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[Axiom-developer] Embedding Axiom (Hickey and fold/unfold) Folding and g

From: Tim Daly
Subject: [Axiom-developer] Embedding Axiom (Hickey and fold/unfold) Folding and generalization
Date: Sat, 21 Nov 2009 12:15:37 -0500
User-agent: Thunderbird (Windows/20090302)

Martin Baker wrote:
On Friday 20 November 2009 23:17:25 Tim Daly wrote:
There is an excellent talk by Rich Hickey about modelling time, identity, values,
perception, state, memory, etc.


While I was watching this talk I was wondering about the difference between the mainstream computing issues verses mathematical computing issues.

I get the impression that the mainstream issue, from this talk, is about how to run multiple algorithms in parallel?

If we are trying to solve a set of equations, is there a natural parallelism ? For the reasons discussed in the talk, should a rule based method be preferred wherever possible and explicit coding of algorithms be discouraged?

Martin Baker

Folding and Unfolding via pattern matching....

On the second point, which is the subject of folding and unfolding I think that rules would be very useful here. Consider two statements (function calls) that you would like to prove are equal. The suggestion is to unfold them both by doing substitution of definitions until they are both "the same".... where "the same" means that they
exhibit the same pattern with substitution e.g.

 (x^2) == (y^2) where x->y

If two functions unfold to the same pattern then we can re-fold them into each other.

I think that this might be a key step in Axiom's development. I am trying to discover a way to prove Axiom programs correct. In particular, it would be good to prove that the operations in the domain Group actually follow from the "group axioms".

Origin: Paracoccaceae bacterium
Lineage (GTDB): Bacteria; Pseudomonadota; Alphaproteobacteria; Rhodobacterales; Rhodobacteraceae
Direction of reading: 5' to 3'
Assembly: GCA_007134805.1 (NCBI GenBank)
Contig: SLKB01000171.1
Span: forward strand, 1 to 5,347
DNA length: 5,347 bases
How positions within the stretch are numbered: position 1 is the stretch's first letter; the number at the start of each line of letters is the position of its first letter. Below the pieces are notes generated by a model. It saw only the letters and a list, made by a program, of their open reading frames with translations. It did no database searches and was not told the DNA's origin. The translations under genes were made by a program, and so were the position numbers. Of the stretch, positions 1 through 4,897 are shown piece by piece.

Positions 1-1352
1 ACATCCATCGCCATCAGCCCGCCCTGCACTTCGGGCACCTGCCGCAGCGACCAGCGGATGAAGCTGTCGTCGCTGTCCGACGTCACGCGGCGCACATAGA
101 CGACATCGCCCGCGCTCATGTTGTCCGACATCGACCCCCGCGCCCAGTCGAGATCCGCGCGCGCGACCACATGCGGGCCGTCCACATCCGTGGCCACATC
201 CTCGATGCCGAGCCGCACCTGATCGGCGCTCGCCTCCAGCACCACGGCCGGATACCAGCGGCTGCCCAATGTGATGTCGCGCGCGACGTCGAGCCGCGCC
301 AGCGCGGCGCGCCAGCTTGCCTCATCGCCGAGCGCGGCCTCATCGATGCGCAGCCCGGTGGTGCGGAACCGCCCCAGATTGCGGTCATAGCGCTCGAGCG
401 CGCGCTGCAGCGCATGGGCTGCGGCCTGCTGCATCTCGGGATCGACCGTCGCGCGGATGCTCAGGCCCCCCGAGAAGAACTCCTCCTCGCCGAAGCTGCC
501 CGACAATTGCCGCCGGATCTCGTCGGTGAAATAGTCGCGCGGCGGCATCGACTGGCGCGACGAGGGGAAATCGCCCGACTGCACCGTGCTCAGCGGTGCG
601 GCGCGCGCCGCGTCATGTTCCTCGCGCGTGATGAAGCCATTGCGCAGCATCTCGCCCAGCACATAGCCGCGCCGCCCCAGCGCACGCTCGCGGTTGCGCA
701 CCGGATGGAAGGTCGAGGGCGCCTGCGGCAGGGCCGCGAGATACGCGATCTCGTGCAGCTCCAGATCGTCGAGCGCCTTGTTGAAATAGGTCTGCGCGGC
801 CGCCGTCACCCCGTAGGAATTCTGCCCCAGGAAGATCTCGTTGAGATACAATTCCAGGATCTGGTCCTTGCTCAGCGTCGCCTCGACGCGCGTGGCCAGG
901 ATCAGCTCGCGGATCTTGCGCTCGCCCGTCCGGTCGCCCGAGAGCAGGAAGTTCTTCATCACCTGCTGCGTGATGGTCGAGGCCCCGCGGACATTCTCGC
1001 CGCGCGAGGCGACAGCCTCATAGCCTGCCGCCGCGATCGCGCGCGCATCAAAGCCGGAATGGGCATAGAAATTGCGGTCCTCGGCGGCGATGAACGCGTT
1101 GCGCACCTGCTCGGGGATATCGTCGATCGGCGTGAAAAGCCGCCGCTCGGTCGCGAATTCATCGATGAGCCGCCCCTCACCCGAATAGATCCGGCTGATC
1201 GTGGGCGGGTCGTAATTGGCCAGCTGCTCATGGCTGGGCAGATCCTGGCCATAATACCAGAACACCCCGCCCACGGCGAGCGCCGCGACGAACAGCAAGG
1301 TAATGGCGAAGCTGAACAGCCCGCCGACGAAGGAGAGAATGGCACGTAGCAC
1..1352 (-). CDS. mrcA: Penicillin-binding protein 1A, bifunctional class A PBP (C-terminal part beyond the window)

Can mathematical group axioms be unfolded into domain Group operations? Can
ACL2 be used to prove that each unfolding step is correct? (insert PhD students here).

The really clever trick is to do folding without knowing anything. This would be a form of "generalization". You are trying to find a way to recognize that a particular sequence of code "is a SORT routine", for instance. After all, if you can recognize
a "SWAP" sequence, a "CONDITIONAL" sequence, and an "ITERATION"
sequence, can you know that


This is a subject of a paper I'm going to present at HICSS in January.
An early video of the project ideas is at:

(The talk is in the context of function extraction and malware but the ideas are
motivated by my "prove computational math" struggles)

Generalization by folding would amount to finding the formula from an instance. The formula has much less information than the instances of the formula so all types
of generalization involve deliberately losing information.

It is not possible (well...caveats) to generalize from a single instance. The single instance can be generalized in many directions. Multiple instances give a way to generalize by comparing the instances to their fit in the generalized pattern.


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